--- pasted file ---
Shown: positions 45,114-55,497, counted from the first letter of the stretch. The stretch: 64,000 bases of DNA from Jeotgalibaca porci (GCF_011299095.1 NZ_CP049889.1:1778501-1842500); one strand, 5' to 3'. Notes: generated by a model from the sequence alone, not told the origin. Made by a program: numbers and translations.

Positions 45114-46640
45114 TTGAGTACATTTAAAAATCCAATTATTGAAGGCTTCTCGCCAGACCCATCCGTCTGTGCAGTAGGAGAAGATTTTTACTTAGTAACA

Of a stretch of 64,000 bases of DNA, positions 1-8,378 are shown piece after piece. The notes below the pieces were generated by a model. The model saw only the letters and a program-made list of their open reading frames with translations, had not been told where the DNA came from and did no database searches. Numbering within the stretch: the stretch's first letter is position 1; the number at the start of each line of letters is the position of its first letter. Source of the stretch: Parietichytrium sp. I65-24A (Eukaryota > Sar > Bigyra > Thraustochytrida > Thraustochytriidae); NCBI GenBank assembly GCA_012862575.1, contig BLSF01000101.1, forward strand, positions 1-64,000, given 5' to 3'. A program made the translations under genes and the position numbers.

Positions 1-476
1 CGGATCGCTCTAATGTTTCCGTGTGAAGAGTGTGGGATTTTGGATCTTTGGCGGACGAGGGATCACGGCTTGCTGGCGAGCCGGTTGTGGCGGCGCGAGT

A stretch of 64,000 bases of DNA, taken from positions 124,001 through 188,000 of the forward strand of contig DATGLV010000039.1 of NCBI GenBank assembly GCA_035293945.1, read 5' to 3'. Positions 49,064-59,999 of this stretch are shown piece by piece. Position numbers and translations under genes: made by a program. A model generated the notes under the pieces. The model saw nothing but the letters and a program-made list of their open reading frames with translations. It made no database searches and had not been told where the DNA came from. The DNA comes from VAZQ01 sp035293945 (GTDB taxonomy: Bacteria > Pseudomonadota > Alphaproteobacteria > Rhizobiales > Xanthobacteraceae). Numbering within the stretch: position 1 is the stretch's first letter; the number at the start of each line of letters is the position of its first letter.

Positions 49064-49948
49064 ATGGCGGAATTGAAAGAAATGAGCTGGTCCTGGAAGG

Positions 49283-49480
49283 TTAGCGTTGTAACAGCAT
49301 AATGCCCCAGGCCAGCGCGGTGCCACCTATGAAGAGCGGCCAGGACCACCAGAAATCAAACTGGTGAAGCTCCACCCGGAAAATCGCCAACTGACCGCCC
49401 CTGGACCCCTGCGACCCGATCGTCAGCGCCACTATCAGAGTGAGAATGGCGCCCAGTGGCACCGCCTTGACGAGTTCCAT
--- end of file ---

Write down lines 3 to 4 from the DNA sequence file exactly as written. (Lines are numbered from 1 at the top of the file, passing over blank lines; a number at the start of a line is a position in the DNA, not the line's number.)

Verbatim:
45114 TTGAGTACATTTAAAAATCCAATTATTGAAGGCTTCTCGCCAGACCCATCCGTCTGTGCAGTAGGAGAAGATTTTTACTTAGTAACA

Of a stretch of 64,000 bases of DNA, positions 1-8,378 are shown piece after piece. The notes below the pieces were generated by a model. The model saw only the letters and a program-made list of their open reading frames with translations, had not been told where the DNA came from and did no database searches. Numbering within the stretch: the stretch's first letter is position 1; the number at the start of each line of letters is the position of its first letter. Source of the stretch: Parietichytrium sp. I65-24A (Eukaryota > Sar > Bigyra > Thraustochytrida > Thraustochytriidae); NCBI GenBank assembly GCA_012862575.1, contig BLSF01000101.1, forward strand, positions 1-64,000, given 5' to 3'. A program made the translations under genes and the position numbers.